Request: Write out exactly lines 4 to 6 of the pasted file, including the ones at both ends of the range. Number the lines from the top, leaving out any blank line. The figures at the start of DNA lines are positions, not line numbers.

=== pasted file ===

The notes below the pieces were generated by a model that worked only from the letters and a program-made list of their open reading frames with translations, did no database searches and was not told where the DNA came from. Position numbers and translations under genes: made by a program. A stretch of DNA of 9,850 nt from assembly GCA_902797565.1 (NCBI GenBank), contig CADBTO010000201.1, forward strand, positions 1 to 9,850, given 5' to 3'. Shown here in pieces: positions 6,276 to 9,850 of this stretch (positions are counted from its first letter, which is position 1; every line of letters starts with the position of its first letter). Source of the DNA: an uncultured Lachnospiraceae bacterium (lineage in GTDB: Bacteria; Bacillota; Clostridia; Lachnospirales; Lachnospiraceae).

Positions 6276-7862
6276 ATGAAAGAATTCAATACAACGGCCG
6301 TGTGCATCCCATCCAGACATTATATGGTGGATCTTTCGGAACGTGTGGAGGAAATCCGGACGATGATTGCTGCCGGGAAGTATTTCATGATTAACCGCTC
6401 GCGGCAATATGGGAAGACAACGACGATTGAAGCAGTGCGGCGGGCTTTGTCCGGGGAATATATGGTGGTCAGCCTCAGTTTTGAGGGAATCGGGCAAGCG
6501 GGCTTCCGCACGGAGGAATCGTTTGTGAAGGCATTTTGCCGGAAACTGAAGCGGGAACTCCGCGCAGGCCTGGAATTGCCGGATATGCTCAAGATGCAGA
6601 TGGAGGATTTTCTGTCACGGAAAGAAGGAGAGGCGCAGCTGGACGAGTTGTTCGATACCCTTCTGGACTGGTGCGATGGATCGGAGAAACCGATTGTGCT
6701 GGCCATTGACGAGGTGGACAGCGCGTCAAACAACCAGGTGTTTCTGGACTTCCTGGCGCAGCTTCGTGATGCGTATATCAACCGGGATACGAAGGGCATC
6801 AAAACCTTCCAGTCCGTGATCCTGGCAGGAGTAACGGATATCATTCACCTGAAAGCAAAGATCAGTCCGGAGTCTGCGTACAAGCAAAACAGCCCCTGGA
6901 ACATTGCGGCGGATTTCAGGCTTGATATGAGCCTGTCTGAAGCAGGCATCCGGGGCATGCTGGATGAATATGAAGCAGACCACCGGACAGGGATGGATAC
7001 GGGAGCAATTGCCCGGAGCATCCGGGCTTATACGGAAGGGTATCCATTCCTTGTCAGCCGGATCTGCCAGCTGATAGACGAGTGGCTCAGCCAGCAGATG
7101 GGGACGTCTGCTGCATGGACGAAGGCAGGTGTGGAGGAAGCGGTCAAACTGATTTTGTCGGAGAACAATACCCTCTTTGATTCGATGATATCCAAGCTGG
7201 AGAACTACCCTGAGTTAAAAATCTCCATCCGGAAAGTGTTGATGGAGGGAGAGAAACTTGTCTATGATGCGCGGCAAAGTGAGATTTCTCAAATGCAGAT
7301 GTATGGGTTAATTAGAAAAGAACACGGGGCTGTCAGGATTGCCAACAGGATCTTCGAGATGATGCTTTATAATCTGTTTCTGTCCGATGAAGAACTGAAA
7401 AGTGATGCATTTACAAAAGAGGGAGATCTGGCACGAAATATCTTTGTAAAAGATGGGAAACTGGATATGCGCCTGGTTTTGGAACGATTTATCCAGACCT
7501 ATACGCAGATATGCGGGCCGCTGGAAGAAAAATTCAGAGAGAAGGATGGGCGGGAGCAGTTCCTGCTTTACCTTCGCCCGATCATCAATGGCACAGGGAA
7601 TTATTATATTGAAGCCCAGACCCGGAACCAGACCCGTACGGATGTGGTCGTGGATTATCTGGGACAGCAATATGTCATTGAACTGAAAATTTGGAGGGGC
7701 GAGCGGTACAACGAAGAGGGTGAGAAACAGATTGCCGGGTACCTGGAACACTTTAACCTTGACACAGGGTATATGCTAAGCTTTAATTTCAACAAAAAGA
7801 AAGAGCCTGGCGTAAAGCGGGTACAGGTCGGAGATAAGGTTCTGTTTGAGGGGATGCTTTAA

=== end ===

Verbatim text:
6301 TGTGCATCCCATCCAGACATTATATGGTGGATCTTTCGGAACGTGTGGAGGAAATCCGGACGATGATTGCTGCCGGGAAGTATTTCATGATTAACCGCTC
6401 GCGGCAATATGGGAAGACAACGACGATTGAAGCAGTGCGGCGGGCTTTGTCCGGGGAATATATGGTGGTCAGCCTCAGTTTTGAGGGAATCGGGCAAGCG
6501 GGCTTCCGCACGGAGGAATCGTTTGTGAAGGCATTTTGCCGGAAACTGAAGCGGGAACTCCGCGCAGGCCTGGAATTGCCGGATATGCTCAAGATGCAGA